During cytokinesis, an actomyosin contractile ring drives the separation of the two daughter cells. A key molecule in this process is the inositol lipid PtdIns(4,5)P2, which recruits numerous factors to the equatorial region for contractile ring assembly. Despite the importance of PtdIns(4,5)P2 in cytokinesis, the regulation of this lipid in cell division remains poorly understood. Here, we identify a role for IPIP27 in mediating cellular PtdIns(4,5)P2 homeostasis. IPIP27 scaffolds the inositol phosphatase oculocerebrorenal syndrome of Lowe (OCRL) by coupling it to endocytic BAR domain proteins. Loss of IPIP27 causes accumulation of PtdIns(4,5)P2 on aberrant endomembrane vacuoles, mislocalization of the cytokinetic machinery, and extensive cortical membrane blebbing. This phenotype is observed in Drosophila and human cells and can result in cytokinesis failure. We have therefore identified IPIP27 as a key modulator of cellular PtdIns(4,5)P2 homeostasis required for normal cytokinesis. The results indicate that scaffolding of inositol phosphatase activity is critical for maintaining PtdIns(4,5)P2 homeostasis and highlight a critical role for this process in cell division.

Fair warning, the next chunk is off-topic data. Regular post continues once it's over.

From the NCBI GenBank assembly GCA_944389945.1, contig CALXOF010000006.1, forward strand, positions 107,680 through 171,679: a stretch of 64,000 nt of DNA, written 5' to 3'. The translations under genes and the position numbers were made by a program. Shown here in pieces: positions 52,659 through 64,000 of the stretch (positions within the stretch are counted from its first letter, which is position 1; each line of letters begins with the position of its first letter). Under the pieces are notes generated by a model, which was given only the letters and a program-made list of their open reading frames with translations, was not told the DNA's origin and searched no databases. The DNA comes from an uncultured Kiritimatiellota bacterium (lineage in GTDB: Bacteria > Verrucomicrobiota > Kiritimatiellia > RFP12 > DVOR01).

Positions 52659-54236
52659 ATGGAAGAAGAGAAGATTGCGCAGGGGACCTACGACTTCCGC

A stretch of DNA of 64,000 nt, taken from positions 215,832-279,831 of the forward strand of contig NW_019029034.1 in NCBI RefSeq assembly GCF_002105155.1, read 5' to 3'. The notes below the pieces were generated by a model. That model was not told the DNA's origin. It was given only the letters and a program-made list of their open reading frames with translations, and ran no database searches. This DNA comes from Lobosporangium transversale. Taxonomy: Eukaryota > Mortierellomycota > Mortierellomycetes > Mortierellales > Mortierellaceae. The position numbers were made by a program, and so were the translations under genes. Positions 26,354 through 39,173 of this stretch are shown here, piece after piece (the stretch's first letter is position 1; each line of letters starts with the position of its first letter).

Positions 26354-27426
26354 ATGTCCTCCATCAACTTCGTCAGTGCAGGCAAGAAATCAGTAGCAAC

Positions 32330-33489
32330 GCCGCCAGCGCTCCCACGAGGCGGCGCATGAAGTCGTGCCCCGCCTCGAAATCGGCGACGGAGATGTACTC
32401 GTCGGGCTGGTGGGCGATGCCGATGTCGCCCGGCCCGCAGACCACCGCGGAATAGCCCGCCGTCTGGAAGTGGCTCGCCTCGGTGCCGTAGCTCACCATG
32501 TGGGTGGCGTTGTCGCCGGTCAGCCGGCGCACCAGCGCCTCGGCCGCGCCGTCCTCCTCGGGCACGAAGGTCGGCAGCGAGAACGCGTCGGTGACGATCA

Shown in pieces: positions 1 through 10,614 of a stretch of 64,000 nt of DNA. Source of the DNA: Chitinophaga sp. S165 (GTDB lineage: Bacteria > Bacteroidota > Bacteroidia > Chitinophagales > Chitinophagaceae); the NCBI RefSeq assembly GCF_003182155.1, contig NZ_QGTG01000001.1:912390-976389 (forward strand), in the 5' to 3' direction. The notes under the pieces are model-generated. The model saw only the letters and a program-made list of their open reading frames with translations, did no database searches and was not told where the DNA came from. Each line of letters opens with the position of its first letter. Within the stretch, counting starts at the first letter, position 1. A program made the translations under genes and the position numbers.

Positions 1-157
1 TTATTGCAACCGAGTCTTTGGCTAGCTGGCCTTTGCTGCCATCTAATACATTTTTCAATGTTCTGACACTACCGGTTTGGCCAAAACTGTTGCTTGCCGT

Keywords: BAR domain protein; IPIP27; OCRL; PtdIns(4,5)P(2); SH3PX1; actin; cytokinesis; endosome; phosphoinositide.
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